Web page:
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Unformatted text preview: Item 0940 OTHER: Flight Dynamics- General- Precession - Gyroscopic and Aerodynamic Positional Statement; 1. Gyroscopic precession (torque-induced precession) explains the activity inside the flapping/teetering hinges. 2. Aerodynamic precession, including non-gyroscopic dynamics, explains the activity outside the flapping/teetering hinges. 3. An exception to 2. is the rigid rotor where, because of the flapping stiffness, some of the blade that is out is of the virtual hinge will partially contribute to the gyroscopic precession. Therefor; & Gyroscopic precession has nothing to do with teetering rotors. & Gyroscopic precession has very little to do with all other rotors. Elaboration: The reference to gyroscopic precession was an easy-to-understand method of explaining aerodynamic precession to those who did not need to know the intricacies of the rotor. This was particularly true in the past, when gyrocopters and most helicopters had teetering or gimbaled rotors; and the phase angle was 90. All modern helicopter rotors have phase angles that are less than 90. In addition: The rotor of a helicopter has very little inertia for its size. In fact, most pilots would like it to have more inertia during autorotation. I.e. The rotational speed of a helicopter rotor is very slow compared to that of a gyroscope. The mass at the circumference of a helicopter rotor is very small compared to that of a gyroscope. The following excerpt is the conclusion of a mathematical description about gyroscopic precession; "Now is the time to confess that there is an implicit assumption buried in our reasoning. We have assumed that the angular momentum was all due to the rotation of the rotor. In fact, the precessional motion also contributes to the total angular momentum. Our analysis is valid only as long as [the precessional frequency] is much smaller than [the angular velocity]. This condition is met when [the angular momentum] is large compared to [the applied torque]. & Otherwise, the motion of the gyroscope is much more complicated, as you might observe in an actual experiment where the rotation of the rotor slows down over time. We can see that as the rotor slows, the precessional frequency increases. At some point when the precessional frequency exceeds a critical value, the gyroscope will begin to wobble and eventually tumble in its gimbals." In other words; the rotational inertia of the helicopter's rotor visa vie, the to the aerodynamic tipping force of the cyclic, is too small for equations of gyroscopic precession to apply. Overview: The realignment the rotor disk, due to control input or perturbations can be explained; 1. solely in aerodynamic terms, or 2. in terms of an integrated gyroscopic precession and aerodynamic precession , but 3. not solely in gyroscopic terms....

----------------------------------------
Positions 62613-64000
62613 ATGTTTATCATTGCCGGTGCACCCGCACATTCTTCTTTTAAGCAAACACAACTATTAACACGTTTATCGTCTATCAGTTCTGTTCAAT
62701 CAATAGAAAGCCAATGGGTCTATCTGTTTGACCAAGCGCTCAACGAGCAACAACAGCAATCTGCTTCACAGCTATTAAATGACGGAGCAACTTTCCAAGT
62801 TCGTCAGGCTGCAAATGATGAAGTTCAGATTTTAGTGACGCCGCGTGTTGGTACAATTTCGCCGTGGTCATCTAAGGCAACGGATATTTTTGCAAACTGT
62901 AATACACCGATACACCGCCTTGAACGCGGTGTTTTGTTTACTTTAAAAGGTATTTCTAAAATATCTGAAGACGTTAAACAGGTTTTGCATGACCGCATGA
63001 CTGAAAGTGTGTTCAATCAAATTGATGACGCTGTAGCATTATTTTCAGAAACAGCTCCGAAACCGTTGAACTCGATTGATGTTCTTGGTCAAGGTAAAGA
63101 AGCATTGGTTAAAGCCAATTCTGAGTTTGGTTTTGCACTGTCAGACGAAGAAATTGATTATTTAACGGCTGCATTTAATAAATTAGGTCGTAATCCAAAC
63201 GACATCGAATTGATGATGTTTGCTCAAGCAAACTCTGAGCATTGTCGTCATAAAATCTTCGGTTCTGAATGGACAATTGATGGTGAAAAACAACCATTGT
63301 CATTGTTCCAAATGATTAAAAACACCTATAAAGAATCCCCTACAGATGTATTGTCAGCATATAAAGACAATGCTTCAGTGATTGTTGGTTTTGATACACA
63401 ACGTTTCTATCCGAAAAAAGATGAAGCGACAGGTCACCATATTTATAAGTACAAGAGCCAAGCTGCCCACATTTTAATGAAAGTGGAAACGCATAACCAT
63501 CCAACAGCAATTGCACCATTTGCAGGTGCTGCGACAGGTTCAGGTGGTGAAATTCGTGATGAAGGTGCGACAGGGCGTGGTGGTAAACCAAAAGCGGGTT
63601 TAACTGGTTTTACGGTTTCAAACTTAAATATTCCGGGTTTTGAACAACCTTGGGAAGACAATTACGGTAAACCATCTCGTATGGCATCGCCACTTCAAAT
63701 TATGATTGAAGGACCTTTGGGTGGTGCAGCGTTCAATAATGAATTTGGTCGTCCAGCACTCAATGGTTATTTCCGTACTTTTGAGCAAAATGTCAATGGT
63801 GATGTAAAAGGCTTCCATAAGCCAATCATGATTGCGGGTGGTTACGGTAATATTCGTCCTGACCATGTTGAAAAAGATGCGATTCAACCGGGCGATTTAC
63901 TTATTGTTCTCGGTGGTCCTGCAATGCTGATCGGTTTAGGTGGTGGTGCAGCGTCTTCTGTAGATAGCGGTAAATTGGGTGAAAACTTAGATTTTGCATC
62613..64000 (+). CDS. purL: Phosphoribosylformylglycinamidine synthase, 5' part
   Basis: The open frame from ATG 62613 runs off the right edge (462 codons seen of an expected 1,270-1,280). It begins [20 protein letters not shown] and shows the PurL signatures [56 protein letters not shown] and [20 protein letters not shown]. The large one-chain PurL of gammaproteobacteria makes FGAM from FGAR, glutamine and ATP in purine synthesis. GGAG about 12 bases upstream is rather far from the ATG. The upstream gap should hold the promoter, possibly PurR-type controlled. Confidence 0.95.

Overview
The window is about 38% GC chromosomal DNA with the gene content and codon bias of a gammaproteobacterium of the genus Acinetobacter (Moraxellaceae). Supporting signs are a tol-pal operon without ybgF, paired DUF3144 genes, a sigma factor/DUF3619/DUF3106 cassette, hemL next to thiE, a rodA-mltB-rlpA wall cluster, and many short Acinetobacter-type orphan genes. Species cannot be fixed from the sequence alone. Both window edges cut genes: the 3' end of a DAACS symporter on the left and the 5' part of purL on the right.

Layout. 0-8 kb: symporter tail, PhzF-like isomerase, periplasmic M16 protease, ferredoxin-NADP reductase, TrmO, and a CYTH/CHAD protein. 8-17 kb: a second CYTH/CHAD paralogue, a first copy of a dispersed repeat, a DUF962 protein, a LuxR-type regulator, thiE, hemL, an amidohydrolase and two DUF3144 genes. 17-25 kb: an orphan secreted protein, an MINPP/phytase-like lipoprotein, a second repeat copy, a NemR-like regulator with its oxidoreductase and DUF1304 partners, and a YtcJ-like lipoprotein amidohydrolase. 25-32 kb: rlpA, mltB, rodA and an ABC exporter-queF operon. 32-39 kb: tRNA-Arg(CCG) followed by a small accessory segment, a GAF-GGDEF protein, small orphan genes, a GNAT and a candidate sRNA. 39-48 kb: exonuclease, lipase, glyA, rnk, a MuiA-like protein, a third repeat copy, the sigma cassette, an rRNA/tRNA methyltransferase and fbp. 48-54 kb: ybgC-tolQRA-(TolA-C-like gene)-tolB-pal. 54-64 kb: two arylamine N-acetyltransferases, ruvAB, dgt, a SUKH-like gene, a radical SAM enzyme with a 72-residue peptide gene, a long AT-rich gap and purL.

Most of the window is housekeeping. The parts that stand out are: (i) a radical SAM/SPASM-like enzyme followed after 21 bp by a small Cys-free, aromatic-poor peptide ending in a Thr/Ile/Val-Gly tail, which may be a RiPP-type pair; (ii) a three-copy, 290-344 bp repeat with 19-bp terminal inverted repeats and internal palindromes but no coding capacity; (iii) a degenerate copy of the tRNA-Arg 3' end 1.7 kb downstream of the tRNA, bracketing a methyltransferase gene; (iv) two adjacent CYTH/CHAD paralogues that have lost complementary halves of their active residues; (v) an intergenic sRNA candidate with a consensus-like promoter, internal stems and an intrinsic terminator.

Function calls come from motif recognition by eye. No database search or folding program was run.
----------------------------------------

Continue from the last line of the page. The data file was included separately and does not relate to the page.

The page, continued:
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This note was uploaded on 01/05/2011 for the course DU 3 taught by Professor Frando during the Spring '10 term at University of Dundee.
- Spring '10